ONE THIRD of children in the eastern Democratic Republic of
Congo will potentially suffer lifelong after-effects from the
continuing violence in their country, an investigation by the
Christian charity World Vision suggests.
The report No One To Turn To found that frequently
suffering or seeing graphic and brutal violence could alter
children's brain structure, increasing the risk of mental illness,
and heart, liver, and lung disease in adulthood. Children who
regularly witnessed vicious episodes believed them to be the norm.
The report suggests that similar effects could be happening in
other conflict zones such as Syria and the Central African
World Vision, which is active in the region, called on the DRC
government and MONUSCO (the UN stabilisation mission in the DRC) to
strengthen national child-protection systems, enforce an agreement
ending the recruitment of child soldiers, ensure that no one
escapes retribution for sexual violence and other violations of
children's rights, and to implement plans to disarm and disband a
variety of armed groups.
It also asked government and private donors to support
child-protection systems, initiatives to end child recruitment,
sexual violence, and child-rights violations, and to support
projects promoting cross-border peace, stability, and economic
Frances Charles, the advocacy manager for World Vision in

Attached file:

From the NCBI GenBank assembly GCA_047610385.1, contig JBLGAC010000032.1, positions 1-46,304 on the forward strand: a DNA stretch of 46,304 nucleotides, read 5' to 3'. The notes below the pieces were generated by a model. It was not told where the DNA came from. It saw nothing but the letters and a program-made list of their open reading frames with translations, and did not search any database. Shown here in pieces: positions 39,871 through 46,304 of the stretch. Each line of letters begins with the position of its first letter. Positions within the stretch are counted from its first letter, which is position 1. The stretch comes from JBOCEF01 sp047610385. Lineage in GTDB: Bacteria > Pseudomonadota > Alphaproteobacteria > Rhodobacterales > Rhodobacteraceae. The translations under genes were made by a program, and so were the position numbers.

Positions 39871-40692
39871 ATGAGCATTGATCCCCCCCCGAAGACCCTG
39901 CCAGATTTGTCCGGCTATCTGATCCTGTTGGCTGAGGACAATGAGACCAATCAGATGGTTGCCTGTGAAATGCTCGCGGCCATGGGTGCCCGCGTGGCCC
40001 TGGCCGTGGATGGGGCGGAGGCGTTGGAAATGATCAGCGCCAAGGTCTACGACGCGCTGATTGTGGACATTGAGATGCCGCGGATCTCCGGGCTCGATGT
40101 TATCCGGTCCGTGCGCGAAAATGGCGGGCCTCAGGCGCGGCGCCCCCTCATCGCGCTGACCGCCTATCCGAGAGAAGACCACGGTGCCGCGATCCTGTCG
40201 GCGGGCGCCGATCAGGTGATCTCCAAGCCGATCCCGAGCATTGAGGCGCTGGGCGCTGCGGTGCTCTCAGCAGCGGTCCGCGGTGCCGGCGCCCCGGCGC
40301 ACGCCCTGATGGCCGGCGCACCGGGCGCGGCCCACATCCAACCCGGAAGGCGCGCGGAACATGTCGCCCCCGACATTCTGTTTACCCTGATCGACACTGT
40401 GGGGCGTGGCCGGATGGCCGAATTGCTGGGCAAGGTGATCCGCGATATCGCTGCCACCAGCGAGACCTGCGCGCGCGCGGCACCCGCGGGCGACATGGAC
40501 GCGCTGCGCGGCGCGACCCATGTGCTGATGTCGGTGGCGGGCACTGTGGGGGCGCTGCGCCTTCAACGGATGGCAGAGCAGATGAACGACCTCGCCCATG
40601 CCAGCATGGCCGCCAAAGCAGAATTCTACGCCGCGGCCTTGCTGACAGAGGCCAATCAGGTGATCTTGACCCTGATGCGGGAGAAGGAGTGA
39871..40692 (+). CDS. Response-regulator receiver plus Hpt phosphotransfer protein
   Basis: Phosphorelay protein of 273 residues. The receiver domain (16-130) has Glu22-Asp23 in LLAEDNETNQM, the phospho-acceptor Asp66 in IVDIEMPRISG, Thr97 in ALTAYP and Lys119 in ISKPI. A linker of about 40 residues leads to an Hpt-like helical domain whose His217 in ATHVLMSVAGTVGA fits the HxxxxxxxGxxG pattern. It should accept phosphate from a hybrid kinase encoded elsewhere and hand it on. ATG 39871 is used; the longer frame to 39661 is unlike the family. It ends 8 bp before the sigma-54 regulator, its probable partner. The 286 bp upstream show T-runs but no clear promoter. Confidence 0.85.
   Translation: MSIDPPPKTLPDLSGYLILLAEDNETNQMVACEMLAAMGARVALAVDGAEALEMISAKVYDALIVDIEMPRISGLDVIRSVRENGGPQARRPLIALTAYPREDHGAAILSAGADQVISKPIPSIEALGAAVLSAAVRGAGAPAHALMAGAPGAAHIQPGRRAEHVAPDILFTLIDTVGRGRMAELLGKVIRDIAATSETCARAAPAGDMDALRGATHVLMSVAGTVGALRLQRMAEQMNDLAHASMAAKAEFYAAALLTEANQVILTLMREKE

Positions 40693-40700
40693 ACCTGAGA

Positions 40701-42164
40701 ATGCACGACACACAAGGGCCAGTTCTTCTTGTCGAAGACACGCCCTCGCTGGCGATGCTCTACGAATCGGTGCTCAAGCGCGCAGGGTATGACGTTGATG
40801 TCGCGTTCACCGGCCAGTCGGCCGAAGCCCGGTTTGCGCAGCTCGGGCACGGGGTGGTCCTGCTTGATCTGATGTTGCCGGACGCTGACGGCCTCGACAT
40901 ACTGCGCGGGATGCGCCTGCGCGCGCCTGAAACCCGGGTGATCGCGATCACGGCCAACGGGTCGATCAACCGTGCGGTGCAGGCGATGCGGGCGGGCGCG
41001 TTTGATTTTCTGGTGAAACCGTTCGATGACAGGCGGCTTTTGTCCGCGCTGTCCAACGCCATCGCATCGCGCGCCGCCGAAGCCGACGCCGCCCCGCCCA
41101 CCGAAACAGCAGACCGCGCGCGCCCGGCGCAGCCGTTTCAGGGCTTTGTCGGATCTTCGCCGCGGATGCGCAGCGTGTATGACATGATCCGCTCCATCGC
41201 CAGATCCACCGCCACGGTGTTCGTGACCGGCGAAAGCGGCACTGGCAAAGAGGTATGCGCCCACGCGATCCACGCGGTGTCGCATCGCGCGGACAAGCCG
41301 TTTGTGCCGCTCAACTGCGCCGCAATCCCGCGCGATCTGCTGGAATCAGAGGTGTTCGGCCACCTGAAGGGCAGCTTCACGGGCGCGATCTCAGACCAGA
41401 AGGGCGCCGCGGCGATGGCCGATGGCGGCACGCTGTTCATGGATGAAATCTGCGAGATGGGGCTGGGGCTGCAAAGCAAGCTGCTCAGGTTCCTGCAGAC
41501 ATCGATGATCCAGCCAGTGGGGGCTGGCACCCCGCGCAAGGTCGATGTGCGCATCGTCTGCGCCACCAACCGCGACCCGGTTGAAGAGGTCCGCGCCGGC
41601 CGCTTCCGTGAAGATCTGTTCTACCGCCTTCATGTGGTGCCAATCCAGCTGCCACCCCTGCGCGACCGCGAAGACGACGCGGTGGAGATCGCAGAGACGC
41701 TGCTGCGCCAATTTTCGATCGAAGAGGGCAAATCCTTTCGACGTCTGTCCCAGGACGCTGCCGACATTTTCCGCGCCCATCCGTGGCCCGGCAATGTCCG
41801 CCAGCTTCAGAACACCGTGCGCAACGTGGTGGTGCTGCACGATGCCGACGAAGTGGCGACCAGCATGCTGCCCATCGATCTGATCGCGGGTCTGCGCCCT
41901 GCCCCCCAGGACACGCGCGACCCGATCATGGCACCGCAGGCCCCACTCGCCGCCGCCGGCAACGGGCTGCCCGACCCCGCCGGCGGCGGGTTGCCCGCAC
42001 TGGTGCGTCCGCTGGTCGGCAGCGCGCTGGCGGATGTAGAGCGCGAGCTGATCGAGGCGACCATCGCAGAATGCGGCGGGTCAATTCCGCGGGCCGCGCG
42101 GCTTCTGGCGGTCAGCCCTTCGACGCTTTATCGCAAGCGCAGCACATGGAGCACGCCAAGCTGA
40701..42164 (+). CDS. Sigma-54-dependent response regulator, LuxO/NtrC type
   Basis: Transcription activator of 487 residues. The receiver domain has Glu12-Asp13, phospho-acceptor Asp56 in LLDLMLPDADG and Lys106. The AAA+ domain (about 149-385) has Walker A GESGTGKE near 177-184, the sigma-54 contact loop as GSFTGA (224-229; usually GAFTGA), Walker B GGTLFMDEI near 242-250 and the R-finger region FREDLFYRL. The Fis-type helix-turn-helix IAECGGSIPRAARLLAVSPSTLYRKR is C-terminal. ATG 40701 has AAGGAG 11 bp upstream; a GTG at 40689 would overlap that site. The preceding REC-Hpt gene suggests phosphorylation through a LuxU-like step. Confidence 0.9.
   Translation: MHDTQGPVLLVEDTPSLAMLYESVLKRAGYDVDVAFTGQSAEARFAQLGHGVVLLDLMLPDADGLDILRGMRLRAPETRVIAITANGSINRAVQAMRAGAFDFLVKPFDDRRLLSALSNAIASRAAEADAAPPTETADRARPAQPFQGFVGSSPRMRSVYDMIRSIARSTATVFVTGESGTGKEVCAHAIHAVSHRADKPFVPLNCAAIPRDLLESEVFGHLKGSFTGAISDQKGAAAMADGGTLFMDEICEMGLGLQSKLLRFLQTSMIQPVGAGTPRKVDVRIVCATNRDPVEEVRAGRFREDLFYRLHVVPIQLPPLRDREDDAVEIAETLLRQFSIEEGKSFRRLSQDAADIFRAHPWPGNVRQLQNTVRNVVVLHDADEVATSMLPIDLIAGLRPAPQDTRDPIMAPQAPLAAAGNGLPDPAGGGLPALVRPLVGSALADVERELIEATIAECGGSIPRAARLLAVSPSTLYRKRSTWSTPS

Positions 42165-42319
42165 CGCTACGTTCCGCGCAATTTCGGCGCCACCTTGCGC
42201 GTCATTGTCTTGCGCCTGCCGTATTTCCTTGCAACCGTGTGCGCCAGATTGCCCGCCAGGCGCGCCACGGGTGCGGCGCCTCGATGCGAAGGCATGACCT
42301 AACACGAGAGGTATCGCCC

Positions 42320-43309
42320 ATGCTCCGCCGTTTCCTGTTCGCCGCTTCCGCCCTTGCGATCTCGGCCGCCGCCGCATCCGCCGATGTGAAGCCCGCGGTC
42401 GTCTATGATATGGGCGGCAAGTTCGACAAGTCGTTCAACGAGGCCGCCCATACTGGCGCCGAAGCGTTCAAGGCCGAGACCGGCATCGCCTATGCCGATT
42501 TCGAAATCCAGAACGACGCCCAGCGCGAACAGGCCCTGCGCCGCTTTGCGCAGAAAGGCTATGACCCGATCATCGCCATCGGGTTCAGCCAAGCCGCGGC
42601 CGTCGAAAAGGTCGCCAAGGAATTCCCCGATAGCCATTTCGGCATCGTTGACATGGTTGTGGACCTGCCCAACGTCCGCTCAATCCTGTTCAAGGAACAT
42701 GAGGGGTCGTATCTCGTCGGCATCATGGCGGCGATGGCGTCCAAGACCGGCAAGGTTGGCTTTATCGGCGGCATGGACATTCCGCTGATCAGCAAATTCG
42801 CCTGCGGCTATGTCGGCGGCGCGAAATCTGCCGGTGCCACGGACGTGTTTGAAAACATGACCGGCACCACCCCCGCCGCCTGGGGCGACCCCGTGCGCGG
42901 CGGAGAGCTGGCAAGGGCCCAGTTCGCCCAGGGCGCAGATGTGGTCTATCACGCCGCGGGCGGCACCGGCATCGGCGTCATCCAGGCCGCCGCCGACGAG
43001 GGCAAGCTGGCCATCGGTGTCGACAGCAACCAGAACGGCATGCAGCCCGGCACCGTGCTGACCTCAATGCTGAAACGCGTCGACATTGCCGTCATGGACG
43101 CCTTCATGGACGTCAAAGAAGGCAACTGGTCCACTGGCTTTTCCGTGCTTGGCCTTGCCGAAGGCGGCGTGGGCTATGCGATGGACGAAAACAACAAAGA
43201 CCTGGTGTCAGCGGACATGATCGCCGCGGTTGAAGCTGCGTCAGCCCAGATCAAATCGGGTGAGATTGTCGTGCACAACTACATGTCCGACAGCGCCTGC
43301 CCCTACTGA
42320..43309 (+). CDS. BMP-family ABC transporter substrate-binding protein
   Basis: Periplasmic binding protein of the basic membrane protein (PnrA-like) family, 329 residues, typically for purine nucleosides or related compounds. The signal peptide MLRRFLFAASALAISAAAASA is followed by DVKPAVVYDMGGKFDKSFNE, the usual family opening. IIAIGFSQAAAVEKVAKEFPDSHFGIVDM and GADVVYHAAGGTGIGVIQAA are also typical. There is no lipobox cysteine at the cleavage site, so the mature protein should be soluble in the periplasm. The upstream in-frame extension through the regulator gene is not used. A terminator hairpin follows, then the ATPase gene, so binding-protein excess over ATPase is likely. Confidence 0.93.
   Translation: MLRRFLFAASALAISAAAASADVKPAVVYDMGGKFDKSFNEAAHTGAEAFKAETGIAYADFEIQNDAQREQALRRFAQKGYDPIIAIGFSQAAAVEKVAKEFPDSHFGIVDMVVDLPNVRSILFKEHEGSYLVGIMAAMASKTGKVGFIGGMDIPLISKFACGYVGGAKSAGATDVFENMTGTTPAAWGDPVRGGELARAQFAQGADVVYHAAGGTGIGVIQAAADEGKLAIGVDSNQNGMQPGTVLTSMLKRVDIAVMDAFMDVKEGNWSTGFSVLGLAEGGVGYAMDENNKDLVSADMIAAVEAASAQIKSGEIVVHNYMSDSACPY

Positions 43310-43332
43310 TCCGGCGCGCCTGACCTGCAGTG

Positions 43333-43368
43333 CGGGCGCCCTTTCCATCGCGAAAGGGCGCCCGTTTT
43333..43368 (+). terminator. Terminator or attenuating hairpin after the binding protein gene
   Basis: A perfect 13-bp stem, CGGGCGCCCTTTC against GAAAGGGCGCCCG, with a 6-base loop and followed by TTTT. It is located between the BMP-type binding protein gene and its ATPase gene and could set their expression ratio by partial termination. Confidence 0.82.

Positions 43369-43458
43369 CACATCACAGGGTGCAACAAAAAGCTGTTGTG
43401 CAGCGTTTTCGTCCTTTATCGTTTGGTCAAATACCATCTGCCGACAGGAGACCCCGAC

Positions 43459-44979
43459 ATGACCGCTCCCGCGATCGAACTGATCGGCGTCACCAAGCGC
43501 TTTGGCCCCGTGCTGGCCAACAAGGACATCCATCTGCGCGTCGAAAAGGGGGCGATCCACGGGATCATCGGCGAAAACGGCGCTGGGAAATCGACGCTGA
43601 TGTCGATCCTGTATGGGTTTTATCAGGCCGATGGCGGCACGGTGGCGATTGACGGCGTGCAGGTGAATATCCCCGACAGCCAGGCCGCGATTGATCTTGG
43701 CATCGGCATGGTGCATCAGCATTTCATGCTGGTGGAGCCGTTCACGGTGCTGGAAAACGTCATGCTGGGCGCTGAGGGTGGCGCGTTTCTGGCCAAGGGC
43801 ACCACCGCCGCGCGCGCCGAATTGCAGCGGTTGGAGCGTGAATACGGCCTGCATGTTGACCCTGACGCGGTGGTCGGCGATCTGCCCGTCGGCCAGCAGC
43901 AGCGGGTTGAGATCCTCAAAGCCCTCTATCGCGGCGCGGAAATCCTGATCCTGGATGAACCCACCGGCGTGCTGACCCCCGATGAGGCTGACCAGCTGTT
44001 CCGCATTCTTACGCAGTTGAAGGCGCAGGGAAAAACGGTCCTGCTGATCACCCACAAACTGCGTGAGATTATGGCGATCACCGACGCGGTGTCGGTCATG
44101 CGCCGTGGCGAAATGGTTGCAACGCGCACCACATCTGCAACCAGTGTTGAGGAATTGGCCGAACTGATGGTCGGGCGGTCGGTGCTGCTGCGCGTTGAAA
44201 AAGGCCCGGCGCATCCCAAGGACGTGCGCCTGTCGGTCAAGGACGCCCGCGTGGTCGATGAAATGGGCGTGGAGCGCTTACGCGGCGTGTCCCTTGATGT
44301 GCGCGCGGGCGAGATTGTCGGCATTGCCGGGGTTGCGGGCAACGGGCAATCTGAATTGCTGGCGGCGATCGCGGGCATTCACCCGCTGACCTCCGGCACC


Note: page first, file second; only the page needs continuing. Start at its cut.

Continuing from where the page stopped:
eastern DRC, where more than 1.5 million people have fled their
homes, said: "It's no surprise that this conflict is affecting
children; but even we were shocked at the extent we found when we
looked into it. It is heartbreaking.
"They usually witness unspeakable horrors, and have no home or
family to turn to. We know how vital it is that they receive
support, protection, and loving, caring relationships now so as to
prevent permanent damage as they grow."
One 14-year-old, Laini, told the researchers: "I am always
afraid since I was raped. Every time I hear a loud noise, like a
plate dropping, it grabs my heart. I am always scared because there
is always conflict."
Mapendo, who is 16, said: "I heard gunshots, and fled with my
mother. I was ahead of my mum, and they killed her. Then, on the
journey, two armed men raped me, and I became pregnant."